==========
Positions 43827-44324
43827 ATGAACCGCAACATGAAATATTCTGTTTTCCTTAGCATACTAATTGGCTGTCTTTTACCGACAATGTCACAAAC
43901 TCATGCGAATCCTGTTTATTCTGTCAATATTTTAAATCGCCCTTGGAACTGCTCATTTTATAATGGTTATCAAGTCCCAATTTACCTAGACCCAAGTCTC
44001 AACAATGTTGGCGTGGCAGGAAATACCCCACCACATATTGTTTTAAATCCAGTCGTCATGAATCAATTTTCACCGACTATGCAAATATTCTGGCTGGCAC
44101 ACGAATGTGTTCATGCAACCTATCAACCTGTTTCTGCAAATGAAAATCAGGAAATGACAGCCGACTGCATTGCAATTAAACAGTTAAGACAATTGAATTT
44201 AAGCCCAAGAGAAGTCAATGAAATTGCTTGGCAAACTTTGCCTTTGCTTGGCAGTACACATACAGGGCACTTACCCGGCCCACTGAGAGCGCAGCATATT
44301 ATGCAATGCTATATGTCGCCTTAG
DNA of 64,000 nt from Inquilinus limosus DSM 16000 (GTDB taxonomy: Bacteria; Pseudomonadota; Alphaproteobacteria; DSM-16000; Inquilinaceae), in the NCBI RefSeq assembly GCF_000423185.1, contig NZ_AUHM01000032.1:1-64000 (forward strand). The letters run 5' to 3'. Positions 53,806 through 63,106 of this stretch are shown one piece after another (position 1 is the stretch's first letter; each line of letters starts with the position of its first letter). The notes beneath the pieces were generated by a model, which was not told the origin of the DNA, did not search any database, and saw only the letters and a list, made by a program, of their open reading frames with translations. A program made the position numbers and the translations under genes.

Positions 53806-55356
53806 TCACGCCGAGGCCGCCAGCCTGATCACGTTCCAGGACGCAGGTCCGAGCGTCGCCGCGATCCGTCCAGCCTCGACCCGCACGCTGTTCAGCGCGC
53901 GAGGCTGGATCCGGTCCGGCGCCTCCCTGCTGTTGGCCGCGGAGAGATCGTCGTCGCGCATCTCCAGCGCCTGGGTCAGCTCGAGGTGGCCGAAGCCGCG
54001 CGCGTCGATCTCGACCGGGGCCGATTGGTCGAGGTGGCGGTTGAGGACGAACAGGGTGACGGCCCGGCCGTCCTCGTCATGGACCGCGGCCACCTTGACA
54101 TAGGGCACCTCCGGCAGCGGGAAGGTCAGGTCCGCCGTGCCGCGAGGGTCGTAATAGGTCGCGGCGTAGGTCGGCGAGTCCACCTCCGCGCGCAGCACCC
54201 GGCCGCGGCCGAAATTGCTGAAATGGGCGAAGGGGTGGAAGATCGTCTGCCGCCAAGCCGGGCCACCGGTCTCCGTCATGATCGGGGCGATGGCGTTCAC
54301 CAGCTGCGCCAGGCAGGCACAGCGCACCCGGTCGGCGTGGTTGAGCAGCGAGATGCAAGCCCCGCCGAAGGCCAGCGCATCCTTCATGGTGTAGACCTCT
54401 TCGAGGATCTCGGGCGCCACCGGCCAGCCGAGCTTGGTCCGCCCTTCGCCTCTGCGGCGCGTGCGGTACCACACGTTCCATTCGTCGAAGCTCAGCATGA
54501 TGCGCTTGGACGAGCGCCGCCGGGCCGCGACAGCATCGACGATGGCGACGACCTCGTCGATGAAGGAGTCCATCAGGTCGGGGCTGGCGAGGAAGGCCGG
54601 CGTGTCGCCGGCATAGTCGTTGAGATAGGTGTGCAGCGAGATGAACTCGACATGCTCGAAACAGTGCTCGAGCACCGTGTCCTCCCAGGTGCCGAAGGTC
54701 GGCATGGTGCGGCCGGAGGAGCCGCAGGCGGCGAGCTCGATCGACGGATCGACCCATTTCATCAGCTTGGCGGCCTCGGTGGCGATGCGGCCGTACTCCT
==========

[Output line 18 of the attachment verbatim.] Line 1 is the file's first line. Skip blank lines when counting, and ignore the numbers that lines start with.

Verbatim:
54601 CGTGTCGCCGGCATAGTCGTTGAGATAGGTGTGCAGCGAGATGAACTCGACATGCTCGAAACAGTGCTCGAGCACCGTGTCCTCCCAGGTGCCGAAGGTC